Vitronectin and plasminogen activator inhibitor-1 (PAI-1) are important
physiological binding partners that work in concert to regulate cellular
adhesion, migration, and fibrinolysis. The high affinity binding site for
PAI-1 is located within the N-terminal somatomedin B domain of vitronectin;
however, several studies have suggested a second PAI-1-binding site within
vitronectin. To investigate this secondary site, a vitronectin mutant lacking
the somatomedin B domain (rΔsBVN) was engineered. The short deletion had
no effect on heparin-binding, integrin-binding, or cellular adhesion. Binding
to the urokinase receptor was completely abolished while PAI-1 binding was
still observed, albeit with a lower affinity. Analytical ultracentrifugation
on the PAI-1-vitronectin complex demonstrated that increasing NaCl
concentration favors 1:1 versus 2:1 PAI-1-vitronectin complexes and
hampers formation of higher order complexes, pointing to the contribution of
charge-charge interactions for PAI-1 binding to the second site. Furthermore,
fluorescence resonance energy transfer between differentially labeled PAI-1
molecules confirmed that two independent molecules of PAI-1 are capable of
binding to vitronectin. These results support a model for the assembly of
higher order PAI-1-vitronectin complexes via two distinct binding sites in
Vitronectin and plasminogen activator inhibitor-1 (PAI-1) are proteins that
interact in the circulatory system and pericellular region to regulate
fibrinolysis, cell adhesion, and migration. The interactions between the two
proteins have been attributed primarily to binding of the somatomedin B (SMB)
domain, which comprises the N-terminal 44 residues of vitronectin, to the
flexible joint region of PAI-1, including residues Arg-103, Met-112, and
Gln-125 of PAI-1. A strategy for deletion mutagenesis that removes the SMB
domain demonstrates that this mutant form of vitronectin retains PAI-1 binding
(Schar, C. R., Blouse, G. E., Minor, K. M., and Peterson, C. B. (2008) J.
Biol. Chem. 283, 10297–10309). In the current study, the
complementary binding site on PAI-1 was mapped by testing for the ability of a
battery of PAI-1 mutants to bind to the engineered vitronectin lacking the SMB
domain. This approach identified a second, separate site for interaction
between vitronectin and PAI-1. The binding of PAI-1 to this site was defined
by a set of mutations in PAI-1 distinct from the mutations that disrupt
binding to the SMB domain. Using the mutations in PAI-1 to map the second site
suggested interactions between α-helices D and E in PAI-1 and a site in
vitronectin outside of the SMB domain. The affinity of this second interaction
exhibited a KD value ∼100-fold higher than that of the
PAI-1-somatomedin B interaction. In contrast to the PAI-1-somatomedin B
The development of a radioimmunoassay for somatomedin-C has for the first time made it possible to discriminate between serum concentrations of a single peptide or closely related group of peptides and the net somatomedin activity measured by less specific bioassay and radioreceptor techniques. Antibodies to human somatomedin-C were raised in rabbits using a somatomedin-C ovalbumin complex as the antigen. A variety of peptide hormones at concentrations up to 1 μM are not recognized by the antibody. Insulin at concentrations >0.1 μM cross reacts in a non-parallel fashion; purified somatomedin-A is only 3% as active as somatomedin-C; and radiolabeled cloned rat liver multiplication stimulating activity does not bind to the antibody. Immunoreactive somatomedin-C can also be quantitated in the sera of a variety of subhuman species.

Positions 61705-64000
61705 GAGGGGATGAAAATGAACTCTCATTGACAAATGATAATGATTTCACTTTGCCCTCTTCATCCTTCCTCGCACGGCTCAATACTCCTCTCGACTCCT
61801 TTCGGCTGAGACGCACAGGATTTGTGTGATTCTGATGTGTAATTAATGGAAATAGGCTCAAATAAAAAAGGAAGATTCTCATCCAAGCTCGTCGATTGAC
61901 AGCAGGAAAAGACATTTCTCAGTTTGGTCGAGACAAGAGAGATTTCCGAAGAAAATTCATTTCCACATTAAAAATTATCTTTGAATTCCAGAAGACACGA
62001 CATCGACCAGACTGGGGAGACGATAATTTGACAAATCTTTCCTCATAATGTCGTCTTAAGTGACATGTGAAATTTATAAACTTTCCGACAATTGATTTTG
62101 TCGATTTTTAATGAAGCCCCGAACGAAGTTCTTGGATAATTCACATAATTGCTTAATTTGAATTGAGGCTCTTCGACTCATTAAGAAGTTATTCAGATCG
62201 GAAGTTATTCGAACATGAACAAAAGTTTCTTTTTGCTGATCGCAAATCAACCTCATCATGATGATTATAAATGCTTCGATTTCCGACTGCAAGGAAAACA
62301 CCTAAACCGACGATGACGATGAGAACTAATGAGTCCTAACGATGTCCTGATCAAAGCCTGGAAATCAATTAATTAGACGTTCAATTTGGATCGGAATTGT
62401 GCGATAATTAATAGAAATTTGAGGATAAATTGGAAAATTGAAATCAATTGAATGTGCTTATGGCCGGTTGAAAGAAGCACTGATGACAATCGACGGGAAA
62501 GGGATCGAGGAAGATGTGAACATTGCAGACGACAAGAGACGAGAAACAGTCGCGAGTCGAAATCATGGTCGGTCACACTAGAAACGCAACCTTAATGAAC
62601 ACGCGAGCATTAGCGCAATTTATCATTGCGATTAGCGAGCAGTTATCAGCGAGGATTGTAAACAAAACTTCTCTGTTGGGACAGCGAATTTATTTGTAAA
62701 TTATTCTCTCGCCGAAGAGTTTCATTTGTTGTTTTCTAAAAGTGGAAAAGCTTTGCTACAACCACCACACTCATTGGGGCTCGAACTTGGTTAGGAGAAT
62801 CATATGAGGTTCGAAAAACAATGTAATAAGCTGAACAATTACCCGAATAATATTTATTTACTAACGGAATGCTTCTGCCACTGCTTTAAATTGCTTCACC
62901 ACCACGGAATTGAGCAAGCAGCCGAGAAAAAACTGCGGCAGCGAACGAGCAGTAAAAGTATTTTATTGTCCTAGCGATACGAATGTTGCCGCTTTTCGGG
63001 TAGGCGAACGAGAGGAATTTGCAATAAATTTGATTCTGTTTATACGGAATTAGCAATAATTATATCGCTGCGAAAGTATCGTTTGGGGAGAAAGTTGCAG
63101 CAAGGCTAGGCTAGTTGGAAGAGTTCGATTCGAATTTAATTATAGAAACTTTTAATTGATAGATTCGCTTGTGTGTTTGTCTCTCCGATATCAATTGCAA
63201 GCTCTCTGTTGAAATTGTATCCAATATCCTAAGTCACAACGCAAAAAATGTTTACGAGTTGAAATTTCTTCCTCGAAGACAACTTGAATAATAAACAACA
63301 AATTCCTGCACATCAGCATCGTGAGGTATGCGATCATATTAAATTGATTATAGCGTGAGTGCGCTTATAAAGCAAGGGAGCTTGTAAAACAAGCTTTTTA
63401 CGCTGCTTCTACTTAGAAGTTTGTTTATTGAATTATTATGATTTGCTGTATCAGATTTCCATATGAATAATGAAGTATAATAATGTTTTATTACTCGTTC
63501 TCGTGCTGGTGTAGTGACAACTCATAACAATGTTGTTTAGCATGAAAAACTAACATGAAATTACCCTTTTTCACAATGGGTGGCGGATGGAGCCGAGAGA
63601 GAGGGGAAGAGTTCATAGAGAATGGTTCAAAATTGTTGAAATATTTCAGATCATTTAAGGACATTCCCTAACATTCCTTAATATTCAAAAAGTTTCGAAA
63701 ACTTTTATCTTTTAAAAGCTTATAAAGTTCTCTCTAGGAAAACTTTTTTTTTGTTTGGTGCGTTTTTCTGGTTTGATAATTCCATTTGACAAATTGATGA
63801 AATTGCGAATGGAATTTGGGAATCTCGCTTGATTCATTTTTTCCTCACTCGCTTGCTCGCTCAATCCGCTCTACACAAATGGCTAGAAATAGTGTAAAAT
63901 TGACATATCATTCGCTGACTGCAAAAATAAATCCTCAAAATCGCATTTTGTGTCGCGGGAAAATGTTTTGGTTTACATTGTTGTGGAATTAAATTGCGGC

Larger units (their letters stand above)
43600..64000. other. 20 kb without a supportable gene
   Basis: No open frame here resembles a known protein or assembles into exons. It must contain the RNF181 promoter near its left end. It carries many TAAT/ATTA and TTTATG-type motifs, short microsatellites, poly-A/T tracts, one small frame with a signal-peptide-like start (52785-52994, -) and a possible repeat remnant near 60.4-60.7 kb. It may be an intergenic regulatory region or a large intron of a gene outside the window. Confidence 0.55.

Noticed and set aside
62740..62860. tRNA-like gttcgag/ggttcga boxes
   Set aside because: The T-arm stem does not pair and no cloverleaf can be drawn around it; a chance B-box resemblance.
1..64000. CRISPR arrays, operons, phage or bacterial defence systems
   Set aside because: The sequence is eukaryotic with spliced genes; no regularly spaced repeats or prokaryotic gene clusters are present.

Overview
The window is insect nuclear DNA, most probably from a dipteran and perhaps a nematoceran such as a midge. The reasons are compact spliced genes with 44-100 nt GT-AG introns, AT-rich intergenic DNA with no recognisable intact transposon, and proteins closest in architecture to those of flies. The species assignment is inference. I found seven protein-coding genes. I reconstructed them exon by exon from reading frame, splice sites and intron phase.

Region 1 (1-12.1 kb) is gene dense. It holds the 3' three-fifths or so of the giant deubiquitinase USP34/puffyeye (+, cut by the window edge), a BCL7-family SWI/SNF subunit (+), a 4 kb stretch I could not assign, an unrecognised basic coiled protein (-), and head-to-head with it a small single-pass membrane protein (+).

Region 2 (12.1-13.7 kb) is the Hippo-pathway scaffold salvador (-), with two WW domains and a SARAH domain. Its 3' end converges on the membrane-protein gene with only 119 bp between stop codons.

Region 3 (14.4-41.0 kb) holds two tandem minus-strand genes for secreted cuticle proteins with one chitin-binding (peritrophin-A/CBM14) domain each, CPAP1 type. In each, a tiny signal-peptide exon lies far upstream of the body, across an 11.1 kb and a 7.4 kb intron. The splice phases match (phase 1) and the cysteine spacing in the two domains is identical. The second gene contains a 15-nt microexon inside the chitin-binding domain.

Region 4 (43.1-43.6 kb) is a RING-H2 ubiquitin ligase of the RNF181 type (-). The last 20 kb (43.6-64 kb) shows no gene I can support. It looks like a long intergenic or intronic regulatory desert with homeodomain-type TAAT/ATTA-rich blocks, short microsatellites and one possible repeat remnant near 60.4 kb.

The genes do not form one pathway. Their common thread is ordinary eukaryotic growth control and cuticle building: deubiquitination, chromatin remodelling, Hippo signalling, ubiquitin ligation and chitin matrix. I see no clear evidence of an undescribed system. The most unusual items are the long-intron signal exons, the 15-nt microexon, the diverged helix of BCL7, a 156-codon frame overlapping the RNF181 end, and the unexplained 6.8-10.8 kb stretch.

The somatomedin activity in synovial fluids from 50 patients with a variety of joint diseases has been studied and compared with the activity in each of the patient's own serum and a standard reference serum (SRS). The porcine costal cartilage bioassay of Van den Brande and Du Caju (1974a) has been used with the isotopes 3H-thymidine and 35S-sulphate. Synovial fluids from most patients with post-traumatic and post-operative effusions, osteoarthritis and arthritis associated with psoriasis, Reiter's disease, and ankylosing spondylitis stimulated the synthesis of DNA and proteoglycans in cartilage. Synovial fluids from patients with rheumatoid arthritis either had impaired capacity to stimulate DNA synthesis, or they inhibited it; a similar, but less evident pattern was observed for proteoglycan synthesis. Some synovial fluids from patients with miscellaneous synovitides stimulated, while others inhibited cartilage metabolism. It is concluded that the synovial fluid from patients with rheumatoid arthritis and from some patients with miscellaneous synovitides contained an inhibitor(s) to DNA and possibly proteoglycan synthesis. The sera from nearly all the patients stimulated both DNA and proteoglycan synthesis, but the somatomedin potency ratios for serum in terms of SRS were generally less than 1.0. There was a significant inverse correlation between the serum somatomedin potency ratio and the age of the patient.